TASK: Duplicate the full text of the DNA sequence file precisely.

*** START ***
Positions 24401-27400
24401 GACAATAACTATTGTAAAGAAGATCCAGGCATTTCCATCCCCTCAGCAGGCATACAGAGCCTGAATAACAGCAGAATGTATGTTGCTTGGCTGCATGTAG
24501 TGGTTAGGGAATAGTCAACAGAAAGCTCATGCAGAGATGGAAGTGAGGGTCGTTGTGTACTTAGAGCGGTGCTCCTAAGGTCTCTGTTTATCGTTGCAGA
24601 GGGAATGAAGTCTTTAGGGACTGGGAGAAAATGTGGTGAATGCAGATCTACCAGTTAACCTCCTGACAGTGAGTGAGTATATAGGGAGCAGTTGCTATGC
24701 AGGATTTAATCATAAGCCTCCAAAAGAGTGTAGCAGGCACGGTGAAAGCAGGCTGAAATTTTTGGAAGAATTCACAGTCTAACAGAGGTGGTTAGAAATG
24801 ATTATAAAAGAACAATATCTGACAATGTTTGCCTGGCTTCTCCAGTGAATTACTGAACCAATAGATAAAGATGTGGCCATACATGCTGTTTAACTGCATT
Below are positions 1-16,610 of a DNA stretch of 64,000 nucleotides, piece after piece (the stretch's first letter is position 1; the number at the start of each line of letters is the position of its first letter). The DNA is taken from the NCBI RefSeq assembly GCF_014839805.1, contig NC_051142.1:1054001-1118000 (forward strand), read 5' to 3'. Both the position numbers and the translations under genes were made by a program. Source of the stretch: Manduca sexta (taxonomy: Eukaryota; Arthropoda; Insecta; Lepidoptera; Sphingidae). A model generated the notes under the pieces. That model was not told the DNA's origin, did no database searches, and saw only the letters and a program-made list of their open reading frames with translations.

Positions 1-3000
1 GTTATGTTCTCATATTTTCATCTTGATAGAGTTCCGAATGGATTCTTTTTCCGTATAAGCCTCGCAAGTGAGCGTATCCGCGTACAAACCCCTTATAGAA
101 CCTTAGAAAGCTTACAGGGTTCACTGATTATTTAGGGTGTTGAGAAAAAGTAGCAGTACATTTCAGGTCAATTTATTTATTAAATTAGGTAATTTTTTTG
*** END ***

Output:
Positions 24401-27400
24401 GACAATAACTATTGTAAAGAAGATCCAGGCATTTCCATCCCCTCAGCAGGCATACAGAGCCTGAATAACAGCAGAATGTATGTTGCTTGGCTGCATGTAG
24501 TGGTTAGGGAATAGTCAACAGAAAGCTCATGCAGAGATGGAAGTGAGGGTCGTTGTGTACTTAGAGCGGTGCTCCTAAGGTCTCTGTTTATCGTTGCAGA
24601 GGGAATGAAGTCTTTAGGGACTGGGAGAAAATGTGGTGAATGCAGATCTACCAGTTAACCTCCTGACAGTGAGTGAGTATATAGGGAGCAGTTGCTATGC
24701 AGGATTTAATCATAAGCCTCCAAAAGAGTGTAGCAGGCACGGTGAAAGCAGGCTGAAATTTTTGGAAGAATTCACAGTCTAACAGAGGTGGTTAGAAATG
24801 ATTATAAAAGAACAATATCTGACAATGTTTGCCTGGCTTCTCCAGTGAATTACTGAACCAATAGATAAAGATGTGGCCATACATGCTGTTTAACTGCATT
Below are positions 1-16,610 of a DNA stretch of 64,000 nucleotides, piece after piece (the stretch's first letter is position 1; the number at the start of each line of letters is the position of its first letter). The DNA is taken from the NCBI RefSeq assembly GCF_014839805.1, contig NC_051142.1:1054001-1118000 (forward strand), read 5' to 3'. Both the position numbers and the translations under genes were made by a program. Source of the stretch: Manduca sexta (taxonomy: Eukaryota; Arthropoda; Insecta; Lepidoptera; Sphingidae). A model generated the notes under the pieces. That model was not told the DNA's origin, did no database searches, and saw only the letters and a program-made list of their open reading frames with translations.

Positions 1-3000
1 GTTATGTTCTCATATTTTCATCTTGATAGAGTTCCGAATGGATTCTTTTTCCGTATAAGCCTCGCAAGTGAGCGTATCCGCGTACAAACCCCTTATAGAA
101 CCTTAGAAAGCTTACAGGGTTCACTGATTATTTAGGGTGTTGAGAAAAAGTAGCAGTACATTTCAGGTCAATTTATTTATTAAATTAGGTAATTTTTTTG